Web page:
The effects of prescribed fire on riparian groundwater

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Montana State University - Bozeman, College of Agriculture


The hypothesis of this study is that the use of prescribed fire to reduce trees and tree canopy, on a watershed scale, will decrease depth to riparian groundwater, increase riparian plant species diversity, and increase riparian biomass production. To test these hypotheses two watersheds, primarily managed for cattle grazing, located in Fergus (Dry Armells watershed) and Jefferson (Little Whitetail watershed) Counties, Montana, were chosen. Both watersheds were densely dominated with coniferous tree species. Average preburn tree density was 1,276 trees/ha and 350 trees/ha for both the Dry Armells and Little Whitetail sites respectively. Ten riparian drainages were selected for treatment and analysis within the two watersheds. Six of these drainages were burned and four were used as unburned comparisons. Prescribed fires took place in the spring of 2001 at Dry Armells and in the fall of 2005 and spring of 2006 at Little Whitetail. At Dry Armells 18 to 20% of the watershed area was burned. At the Little Whitetail site only 3 to 15% of the watershed area was burned.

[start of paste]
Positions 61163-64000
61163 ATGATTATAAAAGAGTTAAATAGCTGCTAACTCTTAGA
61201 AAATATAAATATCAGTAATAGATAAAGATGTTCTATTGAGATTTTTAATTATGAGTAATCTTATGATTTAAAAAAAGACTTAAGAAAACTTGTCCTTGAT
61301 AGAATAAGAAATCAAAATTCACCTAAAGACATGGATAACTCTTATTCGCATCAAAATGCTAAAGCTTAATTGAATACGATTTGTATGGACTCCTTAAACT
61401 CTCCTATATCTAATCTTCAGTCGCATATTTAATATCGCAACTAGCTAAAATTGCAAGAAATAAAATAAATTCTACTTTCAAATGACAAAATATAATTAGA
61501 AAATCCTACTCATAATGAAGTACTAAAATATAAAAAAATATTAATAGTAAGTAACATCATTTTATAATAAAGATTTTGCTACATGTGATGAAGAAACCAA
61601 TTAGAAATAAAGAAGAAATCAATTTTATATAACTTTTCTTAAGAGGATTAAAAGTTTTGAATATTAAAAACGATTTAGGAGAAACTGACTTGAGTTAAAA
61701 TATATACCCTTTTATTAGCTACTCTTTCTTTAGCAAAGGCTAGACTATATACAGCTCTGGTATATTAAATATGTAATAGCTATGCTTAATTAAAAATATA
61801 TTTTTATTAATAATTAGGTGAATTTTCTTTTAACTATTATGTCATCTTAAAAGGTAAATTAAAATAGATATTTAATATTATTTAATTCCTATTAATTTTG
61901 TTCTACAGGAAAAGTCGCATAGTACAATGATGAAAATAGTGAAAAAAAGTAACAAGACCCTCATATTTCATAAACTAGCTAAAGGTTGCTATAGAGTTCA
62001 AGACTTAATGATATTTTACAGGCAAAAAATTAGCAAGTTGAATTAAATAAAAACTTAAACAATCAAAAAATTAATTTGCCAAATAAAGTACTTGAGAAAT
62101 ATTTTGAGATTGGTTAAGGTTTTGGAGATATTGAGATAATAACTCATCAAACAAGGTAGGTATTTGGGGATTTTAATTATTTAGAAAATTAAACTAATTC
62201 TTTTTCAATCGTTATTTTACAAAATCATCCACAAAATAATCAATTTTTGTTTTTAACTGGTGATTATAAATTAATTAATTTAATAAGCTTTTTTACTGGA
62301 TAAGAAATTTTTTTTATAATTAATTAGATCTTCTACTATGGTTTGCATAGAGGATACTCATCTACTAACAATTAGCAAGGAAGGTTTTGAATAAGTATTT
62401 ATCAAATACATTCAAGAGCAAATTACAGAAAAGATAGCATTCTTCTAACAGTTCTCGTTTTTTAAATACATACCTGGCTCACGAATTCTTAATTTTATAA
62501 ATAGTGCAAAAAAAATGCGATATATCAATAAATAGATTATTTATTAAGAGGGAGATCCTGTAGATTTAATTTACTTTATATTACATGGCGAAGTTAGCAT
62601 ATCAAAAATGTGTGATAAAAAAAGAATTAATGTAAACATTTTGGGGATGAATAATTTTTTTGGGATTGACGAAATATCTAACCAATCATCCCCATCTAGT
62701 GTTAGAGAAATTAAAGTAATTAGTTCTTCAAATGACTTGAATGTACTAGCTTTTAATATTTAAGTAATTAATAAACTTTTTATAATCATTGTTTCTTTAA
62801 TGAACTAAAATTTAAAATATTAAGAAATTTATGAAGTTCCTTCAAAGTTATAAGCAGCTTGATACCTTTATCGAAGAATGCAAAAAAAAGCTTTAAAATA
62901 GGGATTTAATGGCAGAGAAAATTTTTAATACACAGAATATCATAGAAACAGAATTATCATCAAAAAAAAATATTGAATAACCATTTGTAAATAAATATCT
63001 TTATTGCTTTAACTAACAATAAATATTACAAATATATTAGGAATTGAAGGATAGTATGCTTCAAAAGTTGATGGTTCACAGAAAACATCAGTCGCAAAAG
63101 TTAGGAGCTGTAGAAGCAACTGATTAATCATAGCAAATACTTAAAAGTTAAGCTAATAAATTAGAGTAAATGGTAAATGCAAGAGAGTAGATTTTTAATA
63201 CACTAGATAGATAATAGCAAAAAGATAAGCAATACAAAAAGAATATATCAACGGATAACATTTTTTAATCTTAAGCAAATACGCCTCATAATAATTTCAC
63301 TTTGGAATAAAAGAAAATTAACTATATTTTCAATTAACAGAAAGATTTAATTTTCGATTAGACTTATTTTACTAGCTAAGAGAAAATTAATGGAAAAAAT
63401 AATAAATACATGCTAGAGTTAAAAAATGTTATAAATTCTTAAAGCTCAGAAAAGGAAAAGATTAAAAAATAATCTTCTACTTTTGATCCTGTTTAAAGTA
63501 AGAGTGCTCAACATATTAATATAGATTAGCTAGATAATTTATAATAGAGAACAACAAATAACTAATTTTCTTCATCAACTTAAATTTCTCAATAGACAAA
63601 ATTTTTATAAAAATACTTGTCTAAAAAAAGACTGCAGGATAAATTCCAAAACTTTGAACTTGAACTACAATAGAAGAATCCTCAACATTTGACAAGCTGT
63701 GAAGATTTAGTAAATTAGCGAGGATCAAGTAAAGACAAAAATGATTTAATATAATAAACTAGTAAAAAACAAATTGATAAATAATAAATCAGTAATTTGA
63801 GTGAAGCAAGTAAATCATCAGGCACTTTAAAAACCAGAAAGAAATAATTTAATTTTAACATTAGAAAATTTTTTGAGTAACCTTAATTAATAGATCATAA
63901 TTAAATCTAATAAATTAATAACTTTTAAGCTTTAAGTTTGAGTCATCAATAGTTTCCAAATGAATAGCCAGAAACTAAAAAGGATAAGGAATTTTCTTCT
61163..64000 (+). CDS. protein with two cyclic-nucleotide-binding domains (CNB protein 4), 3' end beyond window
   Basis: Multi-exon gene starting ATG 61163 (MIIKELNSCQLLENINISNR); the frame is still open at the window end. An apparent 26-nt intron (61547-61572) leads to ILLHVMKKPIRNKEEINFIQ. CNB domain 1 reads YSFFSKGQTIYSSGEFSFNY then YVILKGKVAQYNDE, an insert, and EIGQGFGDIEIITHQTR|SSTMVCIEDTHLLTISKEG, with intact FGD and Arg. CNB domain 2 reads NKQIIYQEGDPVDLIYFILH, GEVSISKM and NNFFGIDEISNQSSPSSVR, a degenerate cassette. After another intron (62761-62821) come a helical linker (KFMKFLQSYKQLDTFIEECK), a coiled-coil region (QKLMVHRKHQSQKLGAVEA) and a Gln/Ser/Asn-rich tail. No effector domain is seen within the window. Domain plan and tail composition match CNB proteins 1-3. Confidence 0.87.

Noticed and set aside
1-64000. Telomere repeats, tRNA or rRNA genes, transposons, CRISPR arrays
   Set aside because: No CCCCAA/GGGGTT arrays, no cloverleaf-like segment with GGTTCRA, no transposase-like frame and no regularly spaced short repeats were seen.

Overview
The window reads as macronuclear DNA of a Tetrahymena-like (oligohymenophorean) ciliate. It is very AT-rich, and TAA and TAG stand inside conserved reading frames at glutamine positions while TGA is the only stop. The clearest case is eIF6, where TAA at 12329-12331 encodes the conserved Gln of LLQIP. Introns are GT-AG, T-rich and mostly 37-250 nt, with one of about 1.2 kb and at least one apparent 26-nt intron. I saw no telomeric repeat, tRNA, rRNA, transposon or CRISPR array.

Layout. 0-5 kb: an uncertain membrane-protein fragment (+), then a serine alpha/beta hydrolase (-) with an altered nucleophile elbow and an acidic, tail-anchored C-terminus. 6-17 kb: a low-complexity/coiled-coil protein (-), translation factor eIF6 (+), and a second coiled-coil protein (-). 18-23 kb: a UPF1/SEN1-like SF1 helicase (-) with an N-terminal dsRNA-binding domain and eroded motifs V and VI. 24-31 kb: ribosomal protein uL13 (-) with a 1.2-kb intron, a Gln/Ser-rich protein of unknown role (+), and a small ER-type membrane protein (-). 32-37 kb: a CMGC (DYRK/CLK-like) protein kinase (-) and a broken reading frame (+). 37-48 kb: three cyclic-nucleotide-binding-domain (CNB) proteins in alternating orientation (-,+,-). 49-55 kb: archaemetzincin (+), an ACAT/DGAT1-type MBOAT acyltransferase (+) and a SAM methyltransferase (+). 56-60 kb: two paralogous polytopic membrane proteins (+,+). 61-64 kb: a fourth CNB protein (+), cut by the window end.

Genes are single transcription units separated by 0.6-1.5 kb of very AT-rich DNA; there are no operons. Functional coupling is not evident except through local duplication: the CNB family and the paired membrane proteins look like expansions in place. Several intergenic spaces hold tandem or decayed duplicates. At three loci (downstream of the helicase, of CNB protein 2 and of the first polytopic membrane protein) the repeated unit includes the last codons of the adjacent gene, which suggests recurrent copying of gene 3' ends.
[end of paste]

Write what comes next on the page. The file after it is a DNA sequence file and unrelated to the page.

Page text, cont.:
At Dry Armells, average depth to riparian groundwater significantly decreased from 122 cm below grade to 79 cm below grade after one year, and monitoring continues to show an average annual decrease. Riparian groundwater at Little Whitetail has yet to respond. Plant species diversity did not significantly increase in the post burned riparian areas at either of the sites. Plant species diversity did increase, post burn, in the Dry Armells uplands. However, there was no increase in species diversity, post burn, in the Little Whitetail uplands. In the riparian areas (Dry Armells) that had the strongest response in groundwater, 14% more biomass was produced in 2005 as compared to their unburned counterparts. Benefits of this prescribed fire are enhanced riparian zone process and function, increased biodiversity, and possibly, restoration of perennial streamflow in systems that were previously ephemeral. Management implications based on these benefits could take the form of using fire to increase groundwater and stream discharge, or at the other extreme, using prescribed fire for total ecosystem rehabilitation.




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